Tag Archives: complessità

A cool flock of birds flew overhead.

Policy making for smart swarms

My friend Vinay Gupta has come up with the idea to start the Big Picture Days series with an event on what he calls swarm cooperatives, meaning instant campaigns, unconferences, hackathons and other unorthodox constellations of people in action that are both collaborative and non-hierarchical. He got in touch and asked me to give a talk about it in the context of public policy. That sounds crazy, but it got me thinking. For years now I have been involved in policy initiatives that incorporate an element of that openness, of that fluidity. Can we really speak of policy making for swarms? If so, what does that mean?

At the heart of this concept lies a fundamental paradox. Swarms derive their uncanny efficiency from radical decentralization of decision making and action; yet, decentralization might (and does) cause the swarm to lose coherence, and its action to lose directionality. That does not work well with public policy, that requires agency: no agency, no policy. The main tool I use to debunk this paradox is network theory: I think about swarms as people in networks. In networks, nodes might be equal in the amount of top-down power over others, but they will typically be very unequal in terms of connectivity, hence the ability to spread information (including narratives and calls to action) across the network. Uneven connectivity adds some directionality to the swarm, in the sense that the most connected people get it to go their way most of the times.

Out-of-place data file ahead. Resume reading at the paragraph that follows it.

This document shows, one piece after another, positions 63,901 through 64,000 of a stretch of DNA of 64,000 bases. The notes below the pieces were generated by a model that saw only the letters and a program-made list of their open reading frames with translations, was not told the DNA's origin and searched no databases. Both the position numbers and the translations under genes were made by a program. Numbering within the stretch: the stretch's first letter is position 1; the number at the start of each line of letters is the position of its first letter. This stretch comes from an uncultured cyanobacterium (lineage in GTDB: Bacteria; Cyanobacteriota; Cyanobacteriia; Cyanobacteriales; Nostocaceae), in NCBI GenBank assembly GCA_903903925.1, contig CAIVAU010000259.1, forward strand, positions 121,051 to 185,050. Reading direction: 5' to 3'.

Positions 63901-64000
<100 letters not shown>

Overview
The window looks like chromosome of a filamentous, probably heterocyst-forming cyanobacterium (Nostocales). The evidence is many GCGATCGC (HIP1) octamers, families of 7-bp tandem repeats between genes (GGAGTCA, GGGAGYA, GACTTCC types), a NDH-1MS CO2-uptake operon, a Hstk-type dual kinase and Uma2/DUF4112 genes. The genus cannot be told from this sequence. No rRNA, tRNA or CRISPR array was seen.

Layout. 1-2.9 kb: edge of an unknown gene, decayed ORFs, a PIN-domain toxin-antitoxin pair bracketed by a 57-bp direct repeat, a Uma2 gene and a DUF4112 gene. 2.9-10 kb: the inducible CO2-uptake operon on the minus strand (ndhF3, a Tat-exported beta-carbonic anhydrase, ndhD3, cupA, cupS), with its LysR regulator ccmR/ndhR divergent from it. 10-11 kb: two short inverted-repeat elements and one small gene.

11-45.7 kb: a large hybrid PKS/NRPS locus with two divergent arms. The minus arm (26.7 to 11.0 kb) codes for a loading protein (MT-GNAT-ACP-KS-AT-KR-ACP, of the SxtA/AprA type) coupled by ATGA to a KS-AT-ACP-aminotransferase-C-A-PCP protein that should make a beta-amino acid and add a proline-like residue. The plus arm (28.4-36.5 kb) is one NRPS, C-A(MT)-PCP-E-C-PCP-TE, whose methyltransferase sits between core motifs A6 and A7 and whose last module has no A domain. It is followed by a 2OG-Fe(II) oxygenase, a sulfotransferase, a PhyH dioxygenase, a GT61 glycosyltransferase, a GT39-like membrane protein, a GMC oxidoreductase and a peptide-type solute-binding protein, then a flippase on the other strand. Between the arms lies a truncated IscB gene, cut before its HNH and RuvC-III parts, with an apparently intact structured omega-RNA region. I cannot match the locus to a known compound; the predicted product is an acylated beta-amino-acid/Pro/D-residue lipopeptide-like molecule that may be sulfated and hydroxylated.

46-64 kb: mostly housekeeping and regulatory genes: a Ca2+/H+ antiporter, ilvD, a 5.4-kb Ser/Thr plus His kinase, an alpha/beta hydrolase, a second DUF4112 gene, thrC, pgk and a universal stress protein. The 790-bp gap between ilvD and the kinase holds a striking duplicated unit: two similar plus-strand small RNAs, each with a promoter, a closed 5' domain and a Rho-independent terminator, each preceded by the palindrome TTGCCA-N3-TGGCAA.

Public policy is generally understood as a top-down process: some leader somewhere makes a decision and that decision is enacted. I call this the linear model. Since it misses all of the feedbacks and adaptation, the linear model does not work if the context of your policy is a complex adaptive system: the system simply changes its shape to route around the policy, or even push it back (more details). Not only do its recipes not deliver: they might cause serious harm. This provides a good case for trying to apply swarm thinking to government.